The Association of Meat Importers and Exporters (AMIE) has welcomed the introduction of a new poultry sector masterplan which was devised by the DTI, brokered by Trade and Industry Minister, Ebrahim Patel and Agriculture, Land Reform and Rural Development Minister Thoko Didiza.
The masterplan process included AMIE, the South African Poultry Association (SAPA), several government departments, organised labour and other parties with an interest in the local chicken industry.
“The masterplan is an industry framework that will ensure that chicken, which has become a staple protein in millions of local homes, will retain its place as South Africa’s favourite food. Importantly, the sector will remain a significant customer of the local feed and food processing industries. More opportunities will be created so that small-scale farmers can establish a foothold and contribute meaningfully to the sector,” says Paul Matthew, CEO of AMIE.
“At the same time, large players in the local broiler industry have had issues of major concern addressed. New opportunities for their products have been identified, and in time, additional markets will be opened to these producers.”
Matthew said that the masterplan takes account of several structural and other problems within the industry. Some of the most critical challenges include:
- Feed costs, primarily maize and soya, which are significant components of broiler production costs.
- Lost export opportunities: Although South Africa has tariff-free access to Europe, the country does not conform to the sanitary, and phyto-sanitary requirements of the European market and Europe is, therefore, closed to our chicken products. Exports to other countries are also low, making up only 2% of total production.
- Transformation: Although black ownership in the sector and across the value chain has increased the plan maintains that these activities can be further improved by taking advantage of readily available opportunities.
Priorities have been identified through five pillars that will be instrumental in refocusing the poultry sector and building its future:
- Establishing partnerships to increase production and availability of feed and simultaneously ensuring that workers are provided with training and development opportunities.
2. Driving domestic demand and the affordability of local broiler products.
- By the end of March 2020, establishing the safety and veterinary requirements within markets offering producers opportunities for exporting their chicken products, meeting their needs, and commencing exports. AMIE will be central to assisting with these and helping ensure that EU requirements are implemented.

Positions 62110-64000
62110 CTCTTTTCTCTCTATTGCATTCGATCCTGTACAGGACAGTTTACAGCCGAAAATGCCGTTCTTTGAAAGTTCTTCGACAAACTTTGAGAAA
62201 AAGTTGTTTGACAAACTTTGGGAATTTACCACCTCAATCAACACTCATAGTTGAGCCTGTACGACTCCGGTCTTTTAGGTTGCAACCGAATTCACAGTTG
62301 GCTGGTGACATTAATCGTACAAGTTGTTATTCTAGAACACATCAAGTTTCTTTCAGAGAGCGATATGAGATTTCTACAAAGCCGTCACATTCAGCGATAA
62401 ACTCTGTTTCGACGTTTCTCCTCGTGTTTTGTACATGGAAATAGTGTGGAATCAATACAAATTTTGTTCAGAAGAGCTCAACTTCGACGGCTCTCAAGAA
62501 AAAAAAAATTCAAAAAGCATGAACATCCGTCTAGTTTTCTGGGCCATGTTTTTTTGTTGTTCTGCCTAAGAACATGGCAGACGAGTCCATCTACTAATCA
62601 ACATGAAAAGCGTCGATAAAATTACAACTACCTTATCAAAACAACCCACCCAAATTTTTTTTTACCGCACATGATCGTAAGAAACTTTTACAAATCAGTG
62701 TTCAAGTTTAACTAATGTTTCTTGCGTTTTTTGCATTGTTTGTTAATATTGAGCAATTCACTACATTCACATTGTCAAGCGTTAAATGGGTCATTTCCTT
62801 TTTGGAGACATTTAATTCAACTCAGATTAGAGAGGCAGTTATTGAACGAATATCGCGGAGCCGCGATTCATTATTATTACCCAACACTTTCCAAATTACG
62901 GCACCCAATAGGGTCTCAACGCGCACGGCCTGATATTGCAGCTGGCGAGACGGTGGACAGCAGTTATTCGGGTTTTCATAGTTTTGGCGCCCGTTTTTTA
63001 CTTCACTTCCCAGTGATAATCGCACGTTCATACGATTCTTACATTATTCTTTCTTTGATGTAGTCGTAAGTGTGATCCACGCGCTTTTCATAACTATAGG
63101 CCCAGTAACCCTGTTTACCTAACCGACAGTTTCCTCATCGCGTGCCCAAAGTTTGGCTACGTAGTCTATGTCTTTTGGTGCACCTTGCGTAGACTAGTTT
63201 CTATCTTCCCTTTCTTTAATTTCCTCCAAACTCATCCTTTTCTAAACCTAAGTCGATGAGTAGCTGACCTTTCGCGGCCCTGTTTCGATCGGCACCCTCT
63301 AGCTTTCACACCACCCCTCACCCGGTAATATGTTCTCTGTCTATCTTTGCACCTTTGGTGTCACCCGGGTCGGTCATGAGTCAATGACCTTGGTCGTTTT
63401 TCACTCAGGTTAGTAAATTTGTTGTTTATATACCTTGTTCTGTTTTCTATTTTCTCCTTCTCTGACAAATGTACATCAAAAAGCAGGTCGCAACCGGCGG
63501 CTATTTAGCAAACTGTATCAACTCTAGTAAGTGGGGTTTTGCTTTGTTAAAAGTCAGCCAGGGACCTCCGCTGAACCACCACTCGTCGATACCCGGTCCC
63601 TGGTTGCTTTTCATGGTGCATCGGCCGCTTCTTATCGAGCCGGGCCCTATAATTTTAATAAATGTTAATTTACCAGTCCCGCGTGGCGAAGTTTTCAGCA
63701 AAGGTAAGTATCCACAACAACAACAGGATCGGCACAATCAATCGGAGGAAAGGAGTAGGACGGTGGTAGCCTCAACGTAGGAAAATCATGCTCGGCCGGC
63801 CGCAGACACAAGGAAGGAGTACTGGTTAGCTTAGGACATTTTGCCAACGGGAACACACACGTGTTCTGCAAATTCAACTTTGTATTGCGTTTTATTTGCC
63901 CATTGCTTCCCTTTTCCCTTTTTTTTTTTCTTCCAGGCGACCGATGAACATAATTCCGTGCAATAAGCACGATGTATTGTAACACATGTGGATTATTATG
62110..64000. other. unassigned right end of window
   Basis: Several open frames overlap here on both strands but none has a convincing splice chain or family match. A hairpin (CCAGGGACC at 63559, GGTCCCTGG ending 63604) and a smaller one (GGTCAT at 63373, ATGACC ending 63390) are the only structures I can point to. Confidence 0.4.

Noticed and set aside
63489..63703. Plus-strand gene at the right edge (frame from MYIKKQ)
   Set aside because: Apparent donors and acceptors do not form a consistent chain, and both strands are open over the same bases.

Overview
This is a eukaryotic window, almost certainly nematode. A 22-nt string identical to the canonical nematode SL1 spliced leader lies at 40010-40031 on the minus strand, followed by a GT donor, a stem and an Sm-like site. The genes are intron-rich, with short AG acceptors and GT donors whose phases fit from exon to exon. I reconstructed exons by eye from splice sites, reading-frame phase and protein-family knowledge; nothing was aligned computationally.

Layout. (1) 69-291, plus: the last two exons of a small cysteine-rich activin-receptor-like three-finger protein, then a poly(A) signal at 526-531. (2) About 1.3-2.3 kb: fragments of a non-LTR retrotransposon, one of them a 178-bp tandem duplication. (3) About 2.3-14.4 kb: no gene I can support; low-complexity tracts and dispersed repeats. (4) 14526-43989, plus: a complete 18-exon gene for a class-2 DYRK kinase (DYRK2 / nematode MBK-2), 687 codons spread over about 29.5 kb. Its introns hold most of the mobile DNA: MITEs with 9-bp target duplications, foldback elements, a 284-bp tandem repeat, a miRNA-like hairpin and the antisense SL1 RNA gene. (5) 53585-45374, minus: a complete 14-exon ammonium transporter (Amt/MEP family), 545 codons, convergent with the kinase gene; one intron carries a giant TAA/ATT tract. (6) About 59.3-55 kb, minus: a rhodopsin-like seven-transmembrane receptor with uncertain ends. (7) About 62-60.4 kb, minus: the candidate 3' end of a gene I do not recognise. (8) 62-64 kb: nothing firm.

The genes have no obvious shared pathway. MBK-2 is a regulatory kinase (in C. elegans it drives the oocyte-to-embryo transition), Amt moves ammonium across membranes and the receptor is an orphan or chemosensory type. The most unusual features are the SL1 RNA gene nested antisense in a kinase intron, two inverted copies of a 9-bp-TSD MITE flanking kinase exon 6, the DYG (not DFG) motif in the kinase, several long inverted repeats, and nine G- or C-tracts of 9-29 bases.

4. Introducing measures to enhance the regulatory environment and ensure compliance. This will include making products traceable and announcing measures to ensure that the industry as a whole complies with trade requirements.
5. Protecting the local chicken industry by considering specific, rather than ad valorem tariffs; simplifying trade systems; undertaking anti-dumping measures where appropriate, and considering the introduction of import licences to support compliance.
“The objectives of the plan hinged on increasing local chicken consumption and so growing the demand for chicken, while also addressing the exporting of locally-produced cooked and raw chicken products. Target markets will include SADC countries and those within the African Continental Free Trade Area (ACFTA)area and the Middle East. Gearing up locally will also open European markets.”
“AMIE, because of its expertise in the import and exporting arena, is well-positioned to assist in this regard,” says Matthew adding that the effectiveness of any plan relies on its ability to be implemented and monitored.
“The masterplan provides a new, sound foundation for the expansion and benefit of all within the poultry industry. Its effectiveness will be ensured by the provision for the establishment of a Poultry Master Plan Council which will be led by the Ministers of Trade, Industry and Competition and the Minister of Agriculture, Land Reform and Rural Development. This body, which will include delegates from all interested poultry organisations, will meet quarterly to oversee the implementation of the plan in the first year of its introduction. Thereafter, progress will be monitored bi-annually.”
“Receiving most attention will be the implementation of agreed plans, introduction of required additional actions and bringing South Africa’s facilities up to European specification.”
“AMIE fully supports the introduction of the plan. We are committed to fully participating in a process that holds benefits for the entire poultry sector and will guarantee that chicken remains the staple, affordable meat of choice for South African consumers.”